The Heart Is A Lonely Hunter

The Heart Is A Lonely Hunter

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Author: McCullers, Carson
ISBN: 9780141185224
Publisher: Penguin
Year First Published: 2001
Pages: 352
Dimensions: 210mm x 199mm x 19mm
Format: Paperback / softback

Carson McCullers' The Heart is a Lonely Hunter is a powerful exploration of alienation and loneliness in 1930s America, published in Penguin Modern Classics.
Carson McCullers' prodigious first novel was published to instant acclaim when she was just twenty-three. Set in a small town in the middle of the deep South, it is the story of John Singer, a lonely deaf-mute, and a disparate group of people who are drawn towards his kind, sympathetic nature. The owner of the cafe where Singer eats every day, a young girl desperate to grow up, an angry socialist drunkard, a frustrated black doctor- each pours their heart out to Singer, their silent confidant, and he in turn changes their disenchanted lives in ways the could never imagine. Moving, sensitive and deeply humane, The Heart is a Lonely Hunter explores loneliness, the human need for understanding and the search for love.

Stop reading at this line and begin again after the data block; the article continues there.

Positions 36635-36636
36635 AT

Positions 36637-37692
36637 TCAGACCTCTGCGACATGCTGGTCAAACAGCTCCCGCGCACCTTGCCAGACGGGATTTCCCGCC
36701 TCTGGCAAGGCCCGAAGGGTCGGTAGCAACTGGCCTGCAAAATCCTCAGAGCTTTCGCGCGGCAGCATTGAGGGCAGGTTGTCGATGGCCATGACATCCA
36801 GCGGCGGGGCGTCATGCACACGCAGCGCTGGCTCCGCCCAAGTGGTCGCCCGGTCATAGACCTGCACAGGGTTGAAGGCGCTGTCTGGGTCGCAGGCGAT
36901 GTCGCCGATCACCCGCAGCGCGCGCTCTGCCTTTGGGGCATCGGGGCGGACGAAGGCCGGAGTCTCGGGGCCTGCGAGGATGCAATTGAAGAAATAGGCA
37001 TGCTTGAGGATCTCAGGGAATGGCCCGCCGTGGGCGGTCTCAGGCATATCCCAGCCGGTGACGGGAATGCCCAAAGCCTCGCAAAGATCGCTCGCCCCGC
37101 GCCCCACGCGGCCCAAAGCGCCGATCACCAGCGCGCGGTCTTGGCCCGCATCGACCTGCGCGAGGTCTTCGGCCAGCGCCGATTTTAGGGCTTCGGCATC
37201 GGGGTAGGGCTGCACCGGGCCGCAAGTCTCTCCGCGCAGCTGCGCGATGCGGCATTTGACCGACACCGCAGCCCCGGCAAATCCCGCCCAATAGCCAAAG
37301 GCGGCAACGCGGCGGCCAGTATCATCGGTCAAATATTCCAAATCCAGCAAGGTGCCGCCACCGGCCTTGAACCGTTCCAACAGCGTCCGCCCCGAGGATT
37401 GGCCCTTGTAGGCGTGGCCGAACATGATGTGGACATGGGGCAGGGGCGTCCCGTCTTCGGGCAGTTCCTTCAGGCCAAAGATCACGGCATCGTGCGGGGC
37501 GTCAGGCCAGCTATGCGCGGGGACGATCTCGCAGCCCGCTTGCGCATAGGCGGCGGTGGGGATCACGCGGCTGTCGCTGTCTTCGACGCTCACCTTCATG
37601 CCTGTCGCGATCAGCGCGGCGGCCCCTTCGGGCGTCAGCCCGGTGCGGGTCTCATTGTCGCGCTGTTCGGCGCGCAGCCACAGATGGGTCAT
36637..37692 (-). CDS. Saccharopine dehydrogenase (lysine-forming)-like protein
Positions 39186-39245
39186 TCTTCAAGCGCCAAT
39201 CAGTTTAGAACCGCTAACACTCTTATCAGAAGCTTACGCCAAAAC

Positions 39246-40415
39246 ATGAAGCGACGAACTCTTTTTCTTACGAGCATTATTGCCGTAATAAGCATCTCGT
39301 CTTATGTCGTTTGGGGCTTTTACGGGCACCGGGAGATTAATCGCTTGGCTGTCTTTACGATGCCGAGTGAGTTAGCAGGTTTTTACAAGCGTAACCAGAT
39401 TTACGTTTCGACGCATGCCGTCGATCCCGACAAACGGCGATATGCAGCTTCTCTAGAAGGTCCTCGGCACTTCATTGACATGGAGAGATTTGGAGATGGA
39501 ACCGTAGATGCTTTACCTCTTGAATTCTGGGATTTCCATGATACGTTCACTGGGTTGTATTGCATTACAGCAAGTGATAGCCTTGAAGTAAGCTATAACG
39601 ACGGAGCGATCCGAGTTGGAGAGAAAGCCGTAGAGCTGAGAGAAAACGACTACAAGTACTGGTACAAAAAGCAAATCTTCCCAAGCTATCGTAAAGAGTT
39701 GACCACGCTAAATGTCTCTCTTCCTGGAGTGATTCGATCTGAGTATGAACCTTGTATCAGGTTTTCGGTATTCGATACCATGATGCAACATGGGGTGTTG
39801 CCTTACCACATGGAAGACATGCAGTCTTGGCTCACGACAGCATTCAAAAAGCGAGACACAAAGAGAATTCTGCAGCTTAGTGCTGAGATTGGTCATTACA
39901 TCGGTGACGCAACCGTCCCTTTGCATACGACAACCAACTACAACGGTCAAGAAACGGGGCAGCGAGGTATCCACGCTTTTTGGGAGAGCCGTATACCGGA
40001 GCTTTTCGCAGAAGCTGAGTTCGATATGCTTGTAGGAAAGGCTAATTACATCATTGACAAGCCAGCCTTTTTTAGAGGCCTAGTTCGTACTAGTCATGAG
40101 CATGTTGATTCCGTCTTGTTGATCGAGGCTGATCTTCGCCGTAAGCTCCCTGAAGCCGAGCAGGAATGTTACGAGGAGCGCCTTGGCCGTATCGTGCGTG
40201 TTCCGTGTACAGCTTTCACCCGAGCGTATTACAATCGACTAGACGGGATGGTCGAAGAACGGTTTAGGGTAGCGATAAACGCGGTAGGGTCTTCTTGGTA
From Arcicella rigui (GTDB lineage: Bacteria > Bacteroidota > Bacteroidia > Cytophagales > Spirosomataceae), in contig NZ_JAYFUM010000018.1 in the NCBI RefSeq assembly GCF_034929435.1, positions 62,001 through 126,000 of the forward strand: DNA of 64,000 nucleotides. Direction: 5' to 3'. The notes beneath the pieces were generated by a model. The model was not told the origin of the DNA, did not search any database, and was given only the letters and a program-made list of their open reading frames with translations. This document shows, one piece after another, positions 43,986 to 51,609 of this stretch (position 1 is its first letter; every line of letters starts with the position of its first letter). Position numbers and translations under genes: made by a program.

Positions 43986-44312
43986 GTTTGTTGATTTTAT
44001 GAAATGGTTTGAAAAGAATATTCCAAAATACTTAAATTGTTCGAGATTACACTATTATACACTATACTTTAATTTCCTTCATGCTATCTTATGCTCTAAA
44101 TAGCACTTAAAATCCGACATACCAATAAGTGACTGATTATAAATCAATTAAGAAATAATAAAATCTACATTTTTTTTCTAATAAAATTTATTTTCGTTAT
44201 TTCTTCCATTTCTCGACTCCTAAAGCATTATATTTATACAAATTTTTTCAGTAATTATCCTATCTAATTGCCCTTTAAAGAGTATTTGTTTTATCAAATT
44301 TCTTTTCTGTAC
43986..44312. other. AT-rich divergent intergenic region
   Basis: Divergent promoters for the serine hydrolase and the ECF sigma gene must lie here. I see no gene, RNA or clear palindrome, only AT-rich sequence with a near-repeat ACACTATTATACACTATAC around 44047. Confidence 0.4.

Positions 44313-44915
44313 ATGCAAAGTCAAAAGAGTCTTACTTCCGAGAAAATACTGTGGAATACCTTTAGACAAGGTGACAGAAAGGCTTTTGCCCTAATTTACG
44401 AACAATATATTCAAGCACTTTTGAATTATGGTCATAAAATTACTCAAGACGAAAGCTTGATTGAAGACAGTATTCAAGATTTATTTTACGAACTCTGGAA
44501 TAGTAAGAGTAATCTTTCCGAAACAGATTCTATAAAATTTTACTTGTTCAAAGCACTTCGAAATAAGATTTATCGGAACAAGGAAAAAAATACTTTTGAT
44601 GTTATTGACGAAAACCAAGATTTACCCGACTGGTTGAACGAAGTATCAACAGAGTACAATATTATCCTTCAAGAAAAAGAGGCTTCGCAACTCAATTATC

Carson McCullers (1917-1967) was the critically acclaimed author of several popular novels in the 1940s and '50s, including The Member of the Wedding (1946), adapted for the stage in the 1950s and filmed in 1952 and 1997. Her novels frequently depicted life in small towns of the southeastern United States and were marked by themes of loneliness and spiritual isolation. Other films based on her books are Reflections in a Golden Eye (1967, with Elizabeth Taylor and Marlon Brando), The Heart is a Lonely Hunter (1968, starring Alan Arkin) and The Ballad of the Sad Cafe (1991, starring Vanessa Redgrave).
If you enjoyed The Heart is a Lonely Hunter, you might like Robert Penn Warren's All the King's Men, also available in Penguin Modern Classics.
'She has examined the heart of man with an understanding ... that no other writer can hope to surpass'
Tennessee Williams
'A remarkable book ... McCullers writes with a sweep and certainty that are overwhelming'
The New York Times

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